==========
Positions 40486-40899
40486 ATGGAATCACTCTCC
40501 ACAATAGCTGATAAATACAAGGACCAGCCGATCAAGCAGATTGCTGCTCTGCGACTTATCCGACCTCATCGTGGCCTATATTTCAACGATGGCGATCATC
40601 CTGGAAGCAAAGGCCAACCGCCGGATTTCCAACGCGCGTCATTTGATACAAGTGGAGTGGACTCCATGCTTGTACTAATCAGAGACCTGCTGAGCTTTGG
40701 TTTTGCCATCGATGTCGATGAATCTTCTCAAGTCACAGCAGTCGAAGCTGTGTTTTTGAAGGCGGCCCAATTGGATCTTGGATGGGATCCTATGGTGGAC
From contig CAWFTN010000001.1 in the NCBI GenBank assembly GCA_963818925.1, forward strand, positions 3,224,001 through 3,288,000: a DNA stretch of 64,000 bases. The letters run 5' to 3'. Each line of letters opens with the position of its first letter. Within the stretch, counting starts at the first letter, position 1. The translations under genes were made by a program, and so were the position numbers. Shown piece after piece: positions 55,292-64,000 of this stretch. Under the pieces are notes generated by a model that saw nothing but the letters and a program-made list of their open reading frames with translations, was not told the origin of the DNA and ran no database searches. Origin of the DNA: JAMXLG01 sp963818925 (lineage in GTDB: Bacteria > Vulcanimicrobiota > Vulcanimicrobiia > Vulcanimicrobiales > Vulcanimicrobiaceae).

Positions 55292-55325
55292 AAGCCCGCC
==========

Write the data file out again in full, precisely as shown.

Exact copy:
Positions 40486-40899
40486 ATGGAATCACTCTCC
40501 ACAATAGCTGATAAATACAAGGACCAGCCGATCAAGCAGATTGCTGCTCTGCGACTTATCCGACCTCATCGTGGCCTATATTTCAACGATGGCGATCATC
40601 CTGGAAGCAAAGGCCAACCGCCGGATTTCCAACGCGCGTCATTTGATACAAGTGGAGTGGACTCCATGCTTGTACTAATCAGAGACCTGCTGAGCTTTGG
40701 TTTTGCCATCGATGTCGATGAATCTTCTCAAGTCACAGCAGTCGAAGCTGTGTTTTTGAAGGCGGCCCAATTGGATCTTGGATGGGATCCTATGGTGGAC
From contig CAWFTN010000001.1 in the NCBI GenBank assembly GCA_963818925.1, forward strand, positions 3,224,001 through 3,288,000: a DNA stretch of 64,000 bases. The letters run 5' to 3'. Each line of letters opens with the position of its first letter. Within the stretch, counting starts at the first letter, position 1. The translations under genes were made by a program, and so were the position numbers. Shown piece after piece: positions 55,292-64,000 of this stretch. Under the pieces are notes generated by a model that saw nothing but the letters and a program-made list of their open reading frames with translations, was not told the origin of the DNA and ran no database searches. Origin of the DNA: JAMXLG01 sp963818925 (lineage in GTDB: Bacteria > Vulcanimicrobiota > Vulcanimicrobiia > Vulcanimicrobiales > Vulcanimicrobiaceae).

Positions 55292-55325
55292 AAGCCCGCC